More of Obama's Massive Lies

By:  Chip Wood
10/11/2013
       
More of Obama's Massive Lies

There have been so many lies flooding out of Washington lately that’s it’s hard to keep up with them all, much less rebut them. But let’s tackle as many as we can today.

And let’s start with a lulu that took place last week, when Barack Obama was interviewed on CNBC. John Harwood asked him about the appropriateness of some of the recent Presidential rhetoric. In his reply, Obama said, “I think it’s fair to say that during the course of my Presidency I have bent over backwards to work with the Republican Party, and have purposely kept my rhetoric down.”

Can you believe it? The most divisive, vitriolic, partisan President we’ve had in years claims that he has “bent over backwards” to work with Republicans and that he’s actually “kept my rhetoric down.” Calling your opponents extortionists, arsonists, extremists and other choice epithets is apparently Obama’s idea of keeping his rhetoric down.

After hearing his ludicrous claim, I looked very closely at my TV screen. To my amazement, Obama’s nose didn’t grow a bit. It should have shot out so far that it knocked his interviewer off his chair.

Another whopper the President has repeated numerous times is that before today, raising the debt limit has never been a subject of negotiation between the White House and Congress. Or as Obama likes to put it, the debt limit has never been used “to extort a president or a government party.”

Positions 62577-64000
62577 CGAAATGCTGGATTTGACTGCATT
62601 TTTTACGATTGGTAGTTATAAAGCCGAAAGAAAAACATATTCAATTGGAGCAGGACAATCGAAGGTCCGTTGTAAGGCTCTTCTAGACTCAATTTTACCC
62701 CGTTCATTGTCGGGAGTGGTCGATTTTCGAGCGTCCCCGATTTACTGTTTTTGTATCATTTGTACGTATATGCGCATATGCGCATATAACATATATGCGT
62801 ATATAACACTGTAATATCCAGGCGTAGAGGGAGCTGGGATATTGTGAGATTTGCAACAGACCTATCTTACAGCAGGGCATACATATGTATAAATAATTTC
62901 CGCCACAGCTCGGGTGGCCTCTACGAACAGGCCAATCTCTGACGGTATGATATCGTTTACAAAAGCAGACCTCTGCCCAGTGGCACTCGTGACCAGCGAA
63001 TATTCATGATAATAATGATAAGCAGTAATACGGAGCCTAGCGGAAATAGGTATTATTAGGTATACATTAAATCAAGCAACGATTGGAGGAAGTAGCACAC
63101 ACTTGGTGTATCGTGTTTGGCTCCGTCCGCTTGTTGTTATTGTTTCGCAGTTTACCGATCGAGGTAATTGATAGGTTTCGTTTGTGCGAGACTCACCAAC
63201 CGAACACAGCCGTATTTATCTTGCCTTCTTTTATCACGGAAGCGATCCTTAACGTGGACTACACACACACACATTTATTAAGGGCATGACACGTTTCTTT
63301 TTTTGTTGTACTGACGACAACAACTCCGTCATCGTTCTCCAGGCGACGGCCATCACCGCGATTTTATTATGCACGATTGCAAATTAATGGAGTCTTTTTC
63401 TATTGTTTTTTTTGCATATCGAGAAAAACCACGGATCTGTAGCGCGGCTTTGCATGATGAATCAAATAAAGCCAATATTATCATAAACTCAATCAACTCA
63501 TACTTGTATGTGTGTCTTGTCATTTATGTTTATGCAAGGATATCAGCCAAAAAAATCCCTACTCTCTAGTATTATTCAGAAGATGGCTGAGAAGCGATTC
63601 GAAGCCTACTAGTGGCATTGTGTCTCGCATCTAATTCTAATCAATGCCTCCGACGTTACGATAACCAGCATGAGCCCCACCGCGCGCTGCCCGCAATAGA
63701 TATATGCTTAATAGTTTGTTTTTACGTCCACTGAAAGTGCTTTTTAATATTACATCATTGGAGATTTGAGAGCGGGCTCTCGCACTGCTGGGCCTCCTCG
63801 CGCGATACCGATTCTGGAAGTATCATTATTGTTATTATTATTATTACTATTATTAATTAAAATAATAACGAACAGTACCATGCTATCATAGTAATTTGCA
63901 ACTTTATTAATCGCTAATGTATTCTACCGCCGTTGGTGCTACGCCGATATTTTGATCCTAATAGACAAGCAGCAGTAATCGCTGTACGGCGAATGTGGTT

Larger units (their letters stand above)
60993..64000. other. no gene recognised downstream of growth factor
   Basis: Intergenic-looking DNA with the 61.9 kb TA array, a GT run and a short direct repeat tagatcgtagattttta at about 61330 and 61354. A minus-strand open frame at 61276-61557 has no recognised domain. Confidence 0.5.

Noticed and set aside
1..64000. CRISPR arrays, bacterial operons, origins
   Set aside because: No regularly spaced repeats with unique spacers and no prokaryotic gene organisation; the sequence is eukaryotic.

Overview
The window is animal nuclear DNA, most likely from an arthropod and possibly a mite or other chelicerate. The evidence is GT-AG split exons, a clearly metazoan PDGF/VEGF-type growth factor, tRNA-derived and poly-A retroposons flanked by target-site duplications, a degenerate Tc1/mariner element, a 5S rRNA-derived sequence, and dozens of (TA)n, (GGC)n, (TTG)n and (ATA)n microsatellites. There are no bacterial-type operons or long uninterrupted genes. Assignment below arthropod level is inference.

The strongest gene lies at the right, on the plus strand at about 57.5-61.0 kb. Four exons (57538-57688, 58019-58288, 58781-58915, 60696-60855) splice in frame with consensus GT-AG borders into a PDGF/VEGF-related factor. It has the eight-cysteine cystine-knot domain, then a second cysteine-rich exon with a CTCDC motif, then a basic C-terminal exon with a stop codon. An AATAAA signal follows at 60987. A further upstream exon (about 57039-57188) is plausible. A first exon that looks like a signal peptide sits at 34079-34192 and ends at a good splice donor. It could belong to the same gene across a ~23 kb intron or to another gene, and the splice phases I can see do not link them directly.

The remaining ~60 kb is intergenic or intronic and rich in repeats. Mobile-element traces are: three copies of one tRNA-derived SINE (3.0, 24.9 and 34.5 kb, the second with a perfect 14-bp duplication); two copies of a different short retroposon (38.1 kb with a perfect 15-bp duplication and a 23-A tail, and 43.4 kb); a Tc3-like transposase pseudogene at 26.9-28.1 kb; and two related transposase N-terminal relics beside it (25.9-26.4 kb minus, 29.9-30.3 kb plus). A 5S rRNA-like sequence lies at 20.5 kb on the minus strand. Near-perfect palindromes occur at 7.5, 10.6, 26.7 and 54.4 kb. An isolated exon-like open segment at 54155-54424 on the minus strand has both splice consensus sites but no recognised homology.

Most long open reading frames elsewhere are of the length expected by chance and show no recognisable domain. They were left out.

His Treasury Secretary, Jack Lew, has repeated the same nonsense, saying “until very recently, Congress typically raised the debt ceiling on a routine basis… the threat of default was not a bargaining chip in the negotiations.”

The truth is exactly opposite of Obama’s claims. Time and time again, Congress has demanded — and gotten — compromises from whoever was sitting in the White House (whether Republican or Democrat) before agreeing to raise the debt ceiling. According to the Congressional Research Service, Congress raised the debt ceiling 53 times between 1978 and today. Of those, in only 26 cases, or less than half of the time, were no conditions attached.

Even in cases where other stipulations were included in the debt increase, some members of Congress refused to go along with the deal. Such was the case in 2006, when then-Senator Obama voted against raising the debt limit. Listen to what the two-faced dissembler said back then:

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